module. Here is an example of the Buffer gets report:
    Code:
                                    Gets              CPU     Elapsed
      Buffer Gets   Executions    per Exec   %Total Time (s)  Time (s)    SQL Id
    -------------- ------------ ------------ ------ -------- --------- -------------
             2,163            7        309.0    3.0     0.03      0.04 c7sn076yz7030
    select smontabv.cnt, smontab.time_mp, smontab.scn, smontab.num_mappings, smon
    tab.tim_scn_map, smontab.orig_thread from smon_scn_time smontab, (sel
    ect max(scn) scnmax, count(*)+sum(NVL2(TIM_SCN_MAP,NUM_MAPPINGS,
    0)) cnt from smon_scn_time where thread=0) smontabv where smon
    
             1,442          721          2.0    2.0     0.05      0.05 6ssrk2dqj7jbx
    select job, nvl2(last_date, 1, 0) from sys.job$ where (((:1 <= next_date) and (n
    ext_date <= :2)) or ((last_date is null) and (next_date < :3))) and (field1
    = :4 or (field1 = 0 and 'Y' = :5)) and (this_date is null) order by next_date, j
    ob
    
             1,348            1      1,348.0    1.9     0.04      0.04 bv1djzzmk9bv6
    Module: TOAD 9.0.0.160
    Select table_name from DBA_TABLES where owner = 'CDOL2_01' order by 1
    
             1,227            1      1,227.0    1.7     0.07      0.08 d92h3rjp0y217
    begin prvt_hdm.auto_execute( :db_id, :inst_id, :end_snap ); end;
    
               896            4        224.0    1.2     0.03      0.03 6hszmvz1wjhbt
    Module: TOAD 9.0.0.160
    Select distinct Cons.constraint_name, cons.status, cons.table_name, cons.constra
    int_type ,cons.last_change from sys.user_constraints cons where 1=1 a
    nd cons.status='DISABLED'
    In this report we find a SQL statement that seems to be churning through 309 buffers per execution.
    While the execution times are not terrible we might want to look closer into the SQL statement
    and try to see if we could tune it (in fact this is Oracle issued SQL that we would not tune anyway).

    Instance Activity Stats

    This section provides us with a number of various statistics (such as, how many DBWR Checkpoints
    occurred, or how many consistent gets occurred during the snapshot). Here is a partial example of the report:

    Code:
    Statistic                                     Total     per Second     per Trans
    -------------------------------- ------------------ -------------- -------------
    consistent changes                                9            0.0           0.0
    consistent gets                              70,445           19.5          94.4
    consistent gets - examination                 8,728            2.4          11.7
    consistent gets direct                            0            0.0           0.0
    consistent gets from cache                   70,445           19.5          94.4
    cursor authentications                            2            0.0           0.0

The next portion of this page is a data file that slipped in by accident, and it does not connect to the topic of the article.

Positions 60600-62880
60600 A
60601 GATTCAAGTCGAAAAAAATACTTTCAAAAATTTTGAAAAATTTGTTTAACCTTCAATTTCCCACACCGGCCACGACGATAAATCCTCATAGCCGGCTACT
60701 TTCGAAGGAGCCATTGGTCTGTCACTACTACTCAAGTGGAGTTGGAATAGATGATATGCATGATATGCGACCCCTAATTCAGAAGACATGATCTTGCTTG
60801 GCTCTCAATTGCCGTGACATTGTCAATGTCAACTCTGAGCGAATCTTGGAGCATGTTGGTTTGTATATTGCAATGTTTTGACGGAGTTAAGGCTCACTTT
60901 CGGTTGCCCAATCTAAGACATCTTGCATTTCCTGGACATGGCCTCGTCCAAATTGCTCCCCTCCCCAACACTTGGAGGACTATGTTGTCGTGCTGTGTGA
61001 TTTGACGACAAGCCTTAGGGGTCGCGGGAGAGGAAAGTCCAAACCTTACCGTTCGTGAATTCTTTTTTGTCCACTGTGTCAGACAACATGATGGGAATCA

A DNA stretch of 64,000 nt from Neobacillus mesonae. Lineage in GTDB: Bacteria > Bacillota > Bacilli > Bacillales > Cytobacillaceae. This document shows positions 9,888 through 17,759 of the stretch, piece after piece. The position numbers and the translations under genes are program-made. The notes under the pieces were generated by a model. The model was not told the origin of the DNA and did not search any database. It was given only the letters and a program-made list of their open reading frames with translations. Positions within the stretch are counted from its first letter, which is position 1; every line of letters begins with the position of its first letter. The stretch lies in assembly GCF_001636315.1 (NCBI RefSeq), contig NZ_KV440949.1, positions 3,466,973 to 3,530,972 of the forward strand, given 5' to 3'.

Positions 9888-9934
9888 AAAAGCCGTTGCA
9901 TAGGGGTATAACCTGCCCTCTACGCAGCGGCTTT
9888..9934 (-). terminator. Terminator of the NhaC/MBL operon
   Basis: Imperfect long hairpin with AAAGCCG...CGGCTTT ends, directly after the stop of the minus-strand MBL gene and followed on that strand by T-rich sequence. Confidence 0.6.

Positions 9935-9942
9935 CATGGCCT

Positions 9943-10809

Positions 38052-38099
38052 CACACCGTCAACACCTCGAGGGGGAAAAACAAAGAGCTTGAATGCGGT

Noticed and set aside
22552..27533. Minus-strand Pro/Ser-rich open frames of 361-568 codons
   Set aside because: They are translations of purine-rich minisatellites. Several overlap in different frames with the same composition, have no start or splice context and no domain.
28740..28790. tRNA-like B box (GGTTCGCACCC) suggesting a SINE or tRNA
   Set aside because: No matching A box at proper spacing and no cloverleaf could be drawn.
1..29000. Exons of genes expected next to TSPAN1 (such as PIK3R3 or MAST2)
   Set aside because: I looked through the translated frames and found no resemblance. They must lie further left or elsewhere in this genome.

data blocks consistent reads - u                  5            0.0           0.0
    db block changes                              1,809            0.5           2.4
    db block gets                                 2,197            0.6           3.0
    db block gets direct                              0            0.0           0.0
    db block gets from cache                      2,033            0.6           2.7
    Tablespace and Data File IO Stats

    The tablespace and data file IO stats report provides information on tablespace IO performance.
    From this report you can determine if the tablespace datafiles are suffering from sub-standard
    performance in terms of IO response from the disk sub-system. Here is a partial example of the
    tablespace report:

    Code:
    Tablespace
    ------------------------------
                     Av      Av     Av                       Av     Buffer Av Buf
             Reads Reads/s Rd(ms) Blks/Rd       Writes Writes/s      Waits Wt(ms)
    -------------- ------- ------ ------- ------------ -------- ---------- ------
    SYSAUX
                 1       0    0.0     1.0          159        0         13    0.8
    UNDOTBS2
                 1       0   10.0     1.0           98        0          0    0.0
    SYSTEM
                 1       0   10.0     1.0           46        0          0    0.0
    AUD
                 1       0    0.0     1.0            1        0          0    0.0
    CDOL2_INDEX
                 1       0   10.0     1.0            1        0          0    0.0
    CDOL_DATA
                 1       0   10.0     1.0            1        0          0    0.0
    DBA_DEF
                 1       0   10.0     1.0            1        0          0    0.0
    UNDOTBS1
                 1       0   10.0     1.0            1        0          0    0.0
    USERS
                 1       0   10.0     1.0            1        0          0    0.0
    USER_DEF
                 1       0   10.0     1.0            1        0          0    0.0
    If the tablespace IO report seems to indicate a tablespace has IO problems, we can then use the
    file IO stat report allows us to drill into the datafiles of the tablespace in question and
    determine what the problem might be. Here is an example of the File IO stat report: